Last of all, I will turn all the pencils in the school into magic wands. Then, I would... I hear a high-pitched noise: "Ugh!" It's the alarm clock. It is 7:00 and I have to wake up.

LAL Entry

By (Saumya, 5th grade)

Dear Kate DiCamillo,

I enjoyed meeting the fascinating characters in your book, The Tales of Despereaux. This tiny mouse with large ears is an outcast, as he doesn't understand the "normal" way to act. Other mice eat the books in the library, while Despereaux delights in reading them. I love how your book has two stories going on at the same time that come together in a sentimental ending. I cried so much while reading your book. Sometimes it was tears of joy, sometimes tears of sorrow. I went on an emotional rollercoaster, with suspenseful twists and turns.

The little mouse you created shows so much courage, he puts me to shame! But after reading your book, I, too, have learned to show courage, especially when I am in situations where I feel different from others. In my math class and math club group, I am the only girl. The first time I entered math club and saw I'd be working with boys, thoughts of transferring to the lower group flashed in my mind. Then I remembered Despereaux and how he never turned back while confronting situations which were much more challenging than mine.

Whenever I feel like cowering back into the shadows, I remember how Despereaux traveled through the dungeon with the red string tied around his neck. Even though the string was a mark of being ejected from the mouse society, he wore it as a mark of honor. This empowers me through whatever I am doing because I think, If this little mouse did something that most humans can't do, using only courage, I can face much less dangerous problems, as long as I hold fast to my courage. I have been in math club for a month now, and it is not nearly as bad as I thought it would be. Because of your amazing book, I found the determination to learn new math concepts in a tough group filled with strangers.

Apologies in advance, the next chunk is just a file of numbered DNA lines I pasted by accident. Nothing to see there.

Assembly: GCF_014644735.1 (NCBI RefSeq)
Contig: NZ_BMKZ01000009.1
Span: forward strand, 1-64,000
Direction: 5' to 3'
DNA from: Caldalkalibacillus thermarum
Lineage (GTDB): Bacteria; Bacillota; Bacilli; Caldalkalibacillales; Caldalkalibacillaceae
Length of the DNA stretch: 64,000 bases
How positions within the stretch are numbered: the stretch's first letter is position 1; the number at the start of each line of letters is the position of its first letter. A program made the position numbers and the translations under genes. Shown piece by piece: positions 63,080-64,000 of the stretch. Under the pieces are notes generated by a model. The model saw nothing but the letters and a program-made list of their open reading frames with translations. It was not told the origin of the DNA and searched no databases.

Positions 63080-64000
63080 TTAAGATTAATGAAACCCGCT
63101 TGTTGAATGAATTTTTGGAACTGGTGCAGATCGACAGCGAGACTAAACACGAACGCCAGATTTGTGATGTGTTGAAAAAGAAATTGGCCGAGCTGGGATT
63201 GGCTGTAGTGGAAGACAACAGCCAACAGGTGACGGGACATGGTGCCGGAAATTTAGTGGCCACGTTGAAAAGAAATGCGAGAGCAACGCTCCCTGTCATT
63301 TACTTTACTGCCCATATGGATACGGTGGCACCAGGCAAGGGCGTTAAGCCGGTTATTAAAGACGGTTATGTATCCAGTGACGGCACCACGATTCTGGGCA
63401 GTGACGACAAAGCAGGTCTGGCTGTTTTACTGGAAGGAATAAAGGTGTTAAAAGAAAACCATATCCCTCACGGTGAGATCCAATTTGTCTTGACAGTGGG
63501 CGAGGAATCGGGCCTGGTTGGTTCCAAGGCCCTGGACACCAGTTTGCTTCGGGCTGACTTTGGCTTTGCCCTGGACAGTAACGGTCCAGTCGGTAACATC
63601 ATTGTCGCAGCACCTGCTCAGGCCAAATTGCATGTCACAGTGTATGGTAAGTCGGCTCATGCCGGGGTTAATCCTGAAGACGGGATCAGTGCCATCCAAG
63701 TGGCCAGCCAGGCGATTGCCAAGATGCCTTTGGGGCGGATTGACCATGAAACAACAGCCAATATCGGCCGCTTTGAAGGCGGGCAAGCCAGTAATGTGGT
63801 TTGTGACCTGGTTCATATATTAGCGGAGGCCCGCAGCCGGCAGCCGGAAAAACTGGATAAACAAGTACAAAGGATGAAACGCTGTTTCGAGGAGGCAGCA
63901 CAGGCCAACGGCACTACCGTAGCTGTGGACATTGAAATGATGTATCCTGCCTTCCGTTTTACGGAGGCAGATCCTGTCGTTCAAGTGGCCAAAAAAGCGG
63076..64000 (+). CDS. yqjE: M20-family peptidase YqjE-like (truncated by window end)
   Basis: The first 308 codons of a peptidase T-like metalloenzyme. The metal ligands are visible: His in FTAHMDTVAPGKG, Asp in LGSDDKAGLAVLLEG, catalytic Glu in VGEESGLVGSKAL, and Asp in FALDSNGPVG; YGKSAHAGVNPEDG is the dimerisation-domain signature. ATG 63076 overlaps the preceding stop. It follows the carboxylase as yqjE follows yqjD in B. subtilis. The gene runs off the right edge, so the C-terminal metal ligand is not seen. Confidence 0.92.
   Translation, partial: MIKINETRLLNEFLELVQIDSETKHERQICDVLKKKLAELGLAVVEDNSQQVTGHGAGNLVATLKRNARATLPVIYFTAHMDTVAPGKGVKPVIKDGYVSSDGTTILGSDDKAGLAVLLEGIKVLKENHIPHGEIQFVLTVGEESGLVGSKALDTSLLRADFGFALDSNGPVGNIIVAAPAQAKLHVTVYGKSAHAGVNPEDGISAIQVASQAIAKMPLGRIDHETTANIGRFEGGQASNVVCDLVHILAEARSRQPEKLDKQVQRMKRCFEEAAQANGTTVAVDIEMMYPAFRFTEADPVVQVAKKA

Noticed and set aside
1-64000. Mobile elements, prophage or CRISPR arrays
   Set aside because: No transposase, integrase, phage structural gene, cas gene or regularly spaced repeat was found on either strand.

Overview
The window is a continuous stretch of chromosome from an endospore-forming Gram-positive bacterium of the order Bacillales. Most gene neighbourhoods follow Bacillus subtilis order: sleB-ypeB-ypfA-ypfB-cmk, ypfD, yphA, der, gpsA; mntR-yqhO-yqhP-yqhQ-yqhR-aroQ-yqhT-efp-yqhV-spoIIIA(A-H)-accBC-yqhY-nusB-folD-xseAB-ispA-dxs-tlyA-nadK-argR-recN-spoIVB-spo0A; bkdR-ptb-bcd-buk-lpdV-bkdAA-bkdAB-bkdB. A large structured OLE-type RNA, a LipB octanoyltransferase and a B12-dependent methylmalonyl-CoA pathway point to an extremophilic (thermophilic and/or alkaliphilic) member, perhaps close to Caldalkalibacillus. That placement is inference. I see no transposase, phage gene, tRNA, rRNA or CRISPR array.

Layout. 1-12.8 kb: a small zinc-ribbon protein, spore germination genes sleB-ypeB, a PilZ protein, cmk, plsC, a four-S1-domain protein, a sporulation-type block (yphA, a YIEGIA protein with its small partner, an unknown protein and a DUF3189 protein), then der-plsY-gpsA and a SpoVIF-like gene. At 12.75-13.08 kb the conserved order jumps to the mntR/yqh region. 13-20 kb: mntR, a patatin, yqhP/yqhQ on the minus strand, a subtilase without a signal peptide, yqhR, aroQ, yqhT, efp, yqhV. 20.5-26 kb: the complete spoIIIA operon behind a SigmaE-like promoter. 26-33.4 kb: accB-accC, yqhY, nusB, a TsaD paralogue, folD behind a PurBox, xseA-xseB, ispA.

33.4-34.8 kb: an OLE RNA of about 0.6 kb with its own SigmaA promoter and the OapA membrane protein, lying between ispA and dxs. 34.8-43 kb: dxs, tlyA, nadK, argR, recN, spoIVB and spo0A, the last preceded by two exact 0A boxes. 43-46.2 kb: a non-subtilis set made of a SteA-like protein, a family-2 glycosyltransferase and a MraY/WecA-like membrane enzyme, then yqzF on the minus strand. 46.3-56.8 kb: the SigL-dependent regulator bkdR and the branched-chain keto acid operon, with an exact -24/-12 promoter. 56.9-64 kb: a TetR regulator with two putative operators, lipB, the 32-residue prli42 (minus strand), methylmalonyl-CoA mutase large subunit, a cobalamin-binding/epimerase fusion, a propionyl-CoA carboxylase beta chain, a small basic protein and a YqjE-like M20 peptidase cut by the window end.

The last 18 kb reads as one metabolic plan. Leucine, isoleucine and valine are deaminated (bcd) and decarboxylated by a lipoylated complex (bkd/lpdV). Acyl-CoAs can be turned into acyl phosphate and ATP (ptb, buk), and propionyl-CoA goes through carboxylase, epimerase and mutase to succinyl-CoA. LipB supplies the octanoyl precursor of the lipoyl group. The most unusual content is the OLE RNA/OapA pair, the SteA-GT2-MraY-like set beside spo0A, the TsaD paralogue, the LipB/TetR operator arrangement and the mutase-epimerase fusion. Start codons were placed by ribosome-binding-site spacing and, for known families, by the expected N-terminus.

All people need courage each day in their lives. Finding it inside is very hard, for we can't conjure it from thin air. We have to plant our little seed and watch it grow by practicing and developing courage in the small situations we face every day. Once our plant has blossomed, we protect it by making sure it remains as courage and doesn't turn into pride. The thought should be: I can do this! not, I can do everything! Once we make exhibiting courage a habit, we can use it in more difficult circumstances, too. Just like Despereaux, we can apply bravery to block our own negative thoughts about being different.

I had to remember this when I entered my present school last year. At my old school I had lots friends, but I wasn't learning much. My classes became very easy and boring. Then my parents found another school with a more advanced curriculum. Sure, I wanted to go to a school where I would learn new things, but I needed courage to leave all my friends and walk into a frightening situation. Finally, I once again remembered my little friend, Despereaux, gathered my courage, and told my parents I would change schools. It turned out to be a great decision. I made friends immediately, and I have gained much valuable knowledge.